21st Century Man

I’ve been churning over the 45 second conversation that I had with Michael Perry Thursday night. One of the things I expressed to him was my thanks for writing that it was OK to be one part Red-neck, one part Car Guy, and still enjoy growing leeks, browsing seed catalogues, and going to poetry readings. I have always been hard to Pigeon Hole, but Mike is comfortable in just about the entire coop. Like he said-he was probably the only guy working on a cattle ranch in Wyoming to pay his way thru nursing school…

Our society appears to have come out of the 90’s hell bent on ever increasing specificity. Degree programs become more narrow and precise and minor things like apparel are splitting into ever finer chunks (should I wear my Gore-Tex light hikers, my off road cross trainers, my trail runners, or my Keen’s?) Even food preferences are being muddied: remember when you could just be a vegetarian instead of a lacto-ovo-pescatarian? Specificity is a sign of affluence-go back several thousand years-commerce and technology didn’t really take off until agriculture freed a portion of the workforce from the daily need to procure their own food. Compare that to today’s rate of each American farmer supporting upwards of 125 people (though the quality of that nutrition is highly suspect and they are farming 5x the land per farmer) and it is easy to see that the rest of us have some free time on our hands. Simply put, we are the most affluent society in history.

On some levels this incredible degree of focus allows us to plumb depths of scientific and engineering fields that were unthinkable 40 years ago, but I can’t help but think we are prepping for a fall. General degree programs-specifically the humanities and fine arts, are being dropped from curriculum’s at alarming rates across the country. I studied Philosophy and History in college so I could learn how to think -I figured I would have the rest of my life to fill in the details. My eclectic reading (currently have books going on civil engineering, organic agriculture, religion in politics, and existentialism) allows me to live a full life. But it is more than that. I strive to be hands on; to do things. I drive a hybrid car and still change my own oil and plugs. I read Sartre and have started a gardening business that uses nothing but hand tools. I also see very few people like me in Corporate America. What has this focus on specificity cost us? How many of us can collect seed from a tomato or can that tomato if we needed to without getting sick? How many Americans know how to weld, wire an outlet, or write HTML? We live in a society built on things we don’t understand.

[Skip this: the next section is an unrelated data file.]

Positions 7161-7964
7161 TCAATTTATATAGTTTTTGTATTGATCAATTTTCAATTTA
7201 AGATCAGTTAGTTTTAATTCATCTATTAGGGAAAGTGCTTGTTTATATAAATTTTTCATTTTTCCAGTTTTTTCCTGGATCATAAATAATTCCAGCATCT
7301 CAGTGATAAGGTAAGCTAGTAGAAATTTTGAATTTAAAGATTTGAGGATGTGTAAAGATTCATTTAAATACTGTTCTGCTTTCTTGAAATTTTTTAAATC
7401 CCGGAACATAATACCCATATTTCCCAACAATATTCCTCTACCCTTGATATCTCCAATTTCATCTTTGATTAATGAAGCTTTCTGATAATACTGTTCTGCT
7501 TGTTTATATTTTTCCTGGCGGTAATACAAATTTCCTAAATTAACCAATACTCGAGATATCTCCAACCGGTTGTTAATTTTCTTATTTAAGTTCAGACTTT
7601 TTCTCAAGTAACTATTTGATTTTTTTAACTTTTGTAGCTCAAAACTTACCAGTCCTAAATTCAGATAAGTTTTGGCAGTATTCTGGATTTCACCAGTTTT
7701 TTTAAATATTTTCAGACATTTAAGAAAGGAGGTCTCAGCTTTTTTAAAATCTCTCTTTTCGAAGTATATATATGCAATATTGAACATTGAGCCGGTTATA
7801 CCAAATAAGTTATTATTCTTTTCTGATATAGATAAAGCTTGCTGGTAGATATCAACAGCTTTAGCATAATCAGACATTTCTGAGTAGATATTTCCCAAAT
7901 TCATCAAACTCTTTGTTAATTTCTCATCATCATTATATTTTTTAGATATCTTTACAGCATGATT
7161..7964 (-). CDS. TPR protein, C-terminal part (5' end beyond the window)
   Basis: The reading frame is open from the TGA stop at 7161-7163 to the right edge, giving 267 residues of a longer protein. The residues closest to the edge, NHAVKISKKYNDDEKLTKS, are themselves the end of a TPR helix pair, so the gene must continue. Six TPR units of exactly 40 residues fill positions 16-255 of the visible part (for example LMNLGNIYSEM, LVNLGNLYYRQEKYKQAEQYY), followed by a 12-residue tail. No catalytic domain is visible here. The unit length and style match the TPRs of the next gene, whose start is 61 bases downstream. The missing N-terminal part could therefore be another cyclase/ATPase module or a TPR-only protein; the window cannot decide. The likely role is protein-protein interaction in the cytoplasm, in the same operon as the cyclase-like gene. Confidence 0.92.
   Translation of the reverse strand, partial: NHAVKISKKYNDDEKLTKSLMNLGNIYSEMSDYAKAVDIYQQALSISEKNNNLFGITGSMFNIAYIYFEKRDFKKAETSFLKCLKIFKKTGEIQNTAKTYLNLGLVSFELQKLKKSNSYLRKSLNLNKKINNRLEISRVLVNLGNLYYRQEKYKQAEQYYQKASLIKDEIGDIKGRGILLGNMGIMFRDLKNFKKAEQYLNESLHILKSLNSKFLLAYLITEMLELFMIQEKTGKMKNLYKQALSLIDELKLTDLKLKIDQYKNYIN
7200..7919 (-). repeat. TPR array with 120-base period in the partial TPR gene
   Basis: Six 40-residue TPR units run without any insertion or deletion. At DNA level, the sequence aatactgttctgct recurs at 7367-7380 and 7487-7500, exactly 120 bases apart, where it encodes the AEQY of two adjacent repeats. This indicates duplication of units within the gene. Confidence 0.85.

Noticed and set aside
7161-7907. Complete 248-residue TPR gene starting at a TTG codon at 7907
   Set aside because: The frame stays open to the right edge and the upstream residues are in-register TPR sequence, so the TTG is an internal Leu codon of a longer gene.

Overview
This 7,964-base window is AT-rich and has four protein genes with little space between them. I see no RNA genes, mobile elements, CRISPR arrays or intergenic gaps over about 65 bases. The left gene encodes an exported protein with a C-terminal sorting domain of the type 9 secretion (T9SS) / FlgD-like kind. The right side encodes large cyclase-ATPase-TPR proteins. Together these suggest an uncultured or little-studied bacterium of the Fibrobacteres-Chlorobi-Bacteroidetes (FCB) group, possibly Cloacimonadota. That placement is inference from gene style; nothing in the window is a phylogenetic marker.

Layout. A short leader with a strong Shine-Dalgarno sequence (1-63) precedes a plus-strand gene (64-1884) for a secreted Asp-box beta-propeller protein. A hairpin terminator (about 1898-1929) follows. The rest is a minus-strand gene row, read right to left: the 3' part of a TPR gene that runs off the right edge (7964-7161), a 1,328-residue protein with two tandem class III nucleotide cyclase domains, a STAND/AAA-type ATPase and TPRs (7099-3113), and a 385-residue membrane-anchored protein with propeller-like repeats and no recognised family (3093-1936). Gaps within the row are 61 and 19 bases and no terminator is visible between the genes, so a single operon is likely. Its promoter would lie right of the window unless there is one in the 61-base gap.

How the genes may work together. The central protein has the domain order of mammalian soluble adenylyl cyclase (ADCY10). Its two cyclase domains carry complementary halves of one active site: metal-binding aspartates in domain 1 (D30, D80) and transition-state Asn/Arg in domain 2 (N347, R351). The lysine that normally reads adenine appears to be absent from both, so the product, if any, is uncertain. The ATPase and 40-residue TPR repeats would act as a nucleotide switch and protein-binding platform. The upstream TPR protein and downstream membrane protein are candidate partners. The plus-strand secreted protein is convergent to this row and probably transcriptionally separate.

Michael Perry said he was sick of his Redneck friends dogging on his academic friends and vice versa. I distinctly remember the look of horror on my high school guidance counselor’s face when I chose auto shop over AP Calc my senior year. I had this theory that most people had a similar level of intelligence-most of my geek friends called the burnouts morons, but most of those morons could rebuild a carburetor in a few hours…without directions. How is that any different than running force vectors on your T-85 graphing calculator? When the chips are down I’ll take a ‘burnout’ over a geek any day. And I consider myself a geek-just one with a 3 ton jack in the garage and dirt under my nails.

The world needs generalists. The second half of the 20th century-the great Pax Americana- was one of the more stable times in world history (speaking in grossly general terms). Stability breeds affluence, which in turn breeds specificity. Looking down the barrel of the next 50 years I see change in the wind. The deep discontent of the “third” world, the undeniable facts of climate change and resource decline, and the ever accelerating advances in technology placing ethical strains on a generation without the intellectual tools to handle them.

Times of change demand right brain thinkers-or better yet those in the middle and comfortable in both sides to help forsee impending challenges and then to plot sustainable solutions to those challenges. In my quest from dyed in the wool left brain to left of central brain I am attempting to do many things. Read more poetry-ok read any poetry. Grow Permaculture gardens instead of monoculture beds. Do more, and talk less. Try things for the explicit reason that I think they won’t work or because I don’t want to.

I think that the problems my children will face will be more similar to the ones my Grandparents faced and am deeply concerned at how our society is prepping them to handle those challenges. My children will need to be Self Reliant, Innovative and members of a community, not specialists who don’t know their neighbor’s name.

I think I’ll go read some poetry and then talk it over with a friend.


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